One of the significant bits of news to be revealed in the aftermath of UFC 118 last weekend was the push by the UFC to enter the Chinese market. Not only did they once again reinforce their stance that they want to tap into one of the biggest consumer markets in the world with their brand of extreme fighting, but they announced the hiring of Mark Fischer, a former executive of the National Basketball Association:
The fight organizer and promoter for the form of sports-combat called mixed martial arts announced that it would be setting up a foothold in Asia. The company didn’t specify where it would set up shop, but its new chief in Asia is Mark Fischer, a former exec with the National Basketball Association Inc., who lives in Beijing.
As part of its sop to Chinese audiences, the UFC is also touting the addition of an Inner Mongolian lightweight bruiser named Zhang Tiequan to a televised bout through its sister organization, World Extreme Cagefighting. The group said it will also leverage its existing ties with the China National Wushu Federation to drum up support and talent.
Some media members believe China will be a tough nut to crack due to the cultural barrier and the fact that Japan has historically been a difficult market to enter because of those differences between Western culture and their own. But the UFC may have a leg up over any of the other major mainstream sports in that mixed martial arts identifies with the people of China due to being the birthplace of many forms of martial arts.
Furthermore, Fischer seems to be the best qualified man for the job, having helped the NBA become a billion dollar entity in China by signing huge sponsorship deals for the sport. While the NBA has found success overseas, other sports like NASCAR and the NFL have found little interest. Most sports have only recently made strides to break into the market, and that presents an unique situation for the UFC. They are on even ground with some of the largest sports in North America in this new market, and their brand of action could be exactly the type of entertainment that could flourish over baseball, football, and racing.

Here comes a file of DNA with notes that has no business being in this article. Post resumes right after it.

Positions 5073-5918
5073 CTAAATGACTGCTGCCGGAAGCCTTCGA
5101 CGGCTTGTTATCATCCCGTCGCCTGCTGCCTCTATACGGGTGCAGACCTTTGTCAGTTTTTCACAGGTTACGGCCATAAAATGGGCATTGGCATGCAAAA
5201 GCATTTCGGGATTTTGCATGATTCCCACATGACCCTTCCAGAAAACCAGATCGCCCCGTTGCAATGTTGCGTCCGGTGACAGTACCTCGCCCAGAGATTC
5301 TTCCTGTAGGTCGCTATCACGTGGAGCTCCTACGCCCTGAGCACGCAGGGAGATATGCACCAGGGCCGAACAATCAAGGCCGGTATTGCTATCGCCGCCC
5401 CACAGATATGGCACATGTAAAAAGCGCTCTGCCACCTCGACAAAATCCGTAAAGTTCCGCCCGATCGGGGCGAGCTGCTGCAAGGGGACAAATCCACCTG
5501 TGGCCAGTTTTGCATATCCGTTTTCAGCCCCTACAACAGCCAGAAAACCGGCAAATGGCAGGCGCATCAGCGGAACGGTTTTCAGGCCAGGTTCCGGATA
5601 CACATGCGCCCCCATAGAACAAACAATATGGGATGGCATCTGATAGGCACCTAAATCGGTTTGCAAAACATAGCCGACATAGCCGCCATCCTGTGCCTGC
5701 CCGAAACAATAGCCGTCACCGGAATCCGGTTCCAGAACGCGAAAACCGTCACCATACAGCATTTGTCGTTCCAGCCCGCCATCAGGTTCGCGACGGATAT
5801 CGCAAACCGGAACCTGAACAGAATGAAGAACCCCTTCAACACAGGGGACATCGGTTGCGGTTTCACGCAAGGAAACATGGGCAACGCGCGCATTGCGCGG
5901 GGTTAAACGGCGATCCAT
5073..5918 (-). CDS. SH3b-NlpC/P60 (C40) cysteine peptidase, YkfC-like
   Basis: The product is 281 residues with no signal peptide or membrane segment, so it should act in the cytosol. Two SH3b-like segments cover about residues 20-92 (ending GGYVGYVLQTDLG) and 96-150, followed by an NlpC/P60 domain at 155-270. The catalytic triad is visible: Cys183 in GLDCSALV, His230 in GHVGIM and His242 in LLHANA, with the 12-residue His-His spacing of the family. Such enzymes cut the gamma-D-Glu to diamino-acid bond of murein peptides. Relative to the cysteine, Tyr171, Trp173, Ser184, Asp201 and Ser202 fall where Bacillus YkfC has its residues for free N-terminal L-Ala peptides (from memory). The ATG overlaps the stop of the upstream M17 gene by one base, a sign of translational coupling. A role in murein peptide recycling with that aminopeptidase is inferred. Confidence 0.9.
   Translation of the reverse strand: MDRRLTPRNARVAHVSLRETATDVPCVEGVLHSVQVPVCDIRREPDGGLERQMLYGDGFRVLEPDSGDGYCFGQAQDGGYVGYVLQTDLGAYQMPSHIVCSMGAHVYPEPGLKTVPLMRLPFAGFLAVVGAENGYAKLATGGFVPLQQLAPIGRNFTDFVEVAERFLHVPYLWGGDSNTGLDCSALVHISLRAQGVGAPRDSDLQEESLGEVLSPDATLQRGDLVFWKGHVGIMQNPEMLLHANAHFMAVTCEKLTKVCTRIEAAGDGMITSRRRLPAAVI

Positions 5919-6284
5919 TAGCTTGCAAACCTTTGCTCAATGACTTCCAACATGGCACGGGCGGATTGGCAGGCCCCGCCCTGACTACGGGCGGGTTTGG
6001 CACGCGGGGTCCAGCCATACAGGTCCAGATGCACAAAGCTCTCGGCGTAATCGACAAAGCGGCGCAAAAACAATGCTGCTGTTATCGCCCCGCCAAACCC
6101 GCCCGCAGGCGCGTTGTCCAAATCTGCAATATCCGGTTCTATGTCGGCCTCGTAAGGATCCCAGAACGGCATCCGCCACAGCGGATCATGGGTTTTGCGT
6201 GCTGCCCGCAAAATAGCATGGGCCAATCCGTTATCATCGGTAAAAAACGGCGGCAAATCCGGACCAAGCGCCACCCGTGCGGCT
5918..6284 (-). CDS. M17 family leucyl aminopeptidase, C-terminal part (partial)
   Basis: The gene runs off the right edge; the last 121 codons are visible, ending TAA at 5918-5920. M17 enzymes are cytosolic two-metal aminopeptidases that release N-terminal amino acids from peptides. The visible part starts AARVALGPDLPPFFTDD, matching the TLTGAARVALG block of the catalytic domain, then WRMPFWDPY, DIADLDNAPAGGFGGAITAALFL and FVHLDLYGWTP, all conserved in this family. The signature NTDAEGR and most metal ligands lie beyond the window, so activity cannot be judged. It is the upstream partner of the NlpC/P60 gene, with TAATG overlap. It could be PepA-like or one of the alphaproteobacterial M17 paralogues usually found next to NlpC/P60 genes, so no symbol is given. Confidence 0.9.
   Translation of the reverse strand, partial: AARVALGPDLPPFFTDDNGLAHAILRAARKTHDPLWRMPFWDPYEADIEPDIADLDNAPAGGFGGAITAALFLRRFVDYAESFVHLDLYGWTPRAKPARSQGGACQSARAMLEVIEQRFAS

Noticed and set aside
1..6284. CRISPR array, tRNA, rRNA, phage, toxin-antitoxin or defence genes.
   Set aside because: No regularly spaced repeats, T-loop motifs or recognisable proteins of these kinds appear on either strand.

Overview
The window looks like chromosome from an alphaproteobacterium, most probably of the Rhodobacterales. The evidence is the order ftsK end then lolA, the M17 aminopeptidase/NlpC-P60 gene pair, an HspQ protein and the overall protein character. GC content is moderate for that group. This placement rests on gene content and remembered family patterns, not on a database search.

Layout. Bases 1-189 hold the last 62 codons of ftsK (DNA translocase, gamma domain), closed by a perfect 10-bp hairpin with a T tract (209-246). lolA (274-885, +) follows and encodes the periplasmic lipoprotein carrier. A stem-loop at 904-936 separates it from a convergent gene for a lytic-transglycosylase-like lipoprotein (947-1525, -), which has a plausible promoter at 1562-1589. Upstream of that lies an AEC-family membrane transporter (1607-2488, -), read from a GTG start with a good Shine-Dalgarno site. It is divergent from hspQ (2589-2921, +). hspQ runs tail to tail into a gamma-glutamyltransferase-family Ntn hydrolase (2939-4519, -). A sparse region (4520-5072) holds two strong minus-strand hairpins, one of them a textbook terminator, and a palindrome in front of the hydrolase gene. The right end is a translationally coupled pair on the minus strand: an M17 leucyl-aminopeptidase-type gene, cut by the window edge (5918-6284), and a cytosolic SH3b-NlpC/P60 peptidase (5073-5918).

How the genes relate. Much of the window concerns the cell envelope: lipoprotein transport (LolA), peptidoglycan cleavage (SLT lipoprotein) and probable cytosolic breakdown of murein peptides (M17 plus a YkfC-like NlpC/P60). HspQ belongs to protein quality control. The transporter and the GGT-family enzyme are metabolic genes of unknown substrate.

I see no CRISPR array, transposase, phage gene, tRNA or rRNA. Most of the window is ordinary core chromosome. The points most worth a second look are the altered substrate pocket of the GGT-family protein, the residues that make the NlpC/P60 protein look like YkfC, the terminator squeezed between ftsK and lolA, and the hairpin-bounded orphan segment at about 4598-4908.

Historically, China has been a hub of combat sports in Asia for quite some time, although not as well-known as Japan and Korea. Boxing has been around since the 1920's, but only in a local capacity. The Communist Party banned it during the country's revolution in the 60's, but it returned when Chinese leaders realized that competition may be a way in which the Chinese could earn worldwide respect.
They've only recently found success in boxing as Zou Shiming won a gold medal at the 2008 Beijing Olympics, and he also won the 2005 Amateur Boxing championships along with a bronze medal at the 2004 Summer Olympics in Athens. Wushu, Taekwondo, and other martial arts are also big in China, and those combat sports will act a feeder system for the sport. There is some concern, however, that the UFC will be too brutal for the normal fans of those sports, but that type of deterrence has been prevalent in almost any new market. Germany, England, and Australia provided some backlash when the UFC arrived there, and even Japan and the United States had similar movements against the sport in their infancy as well.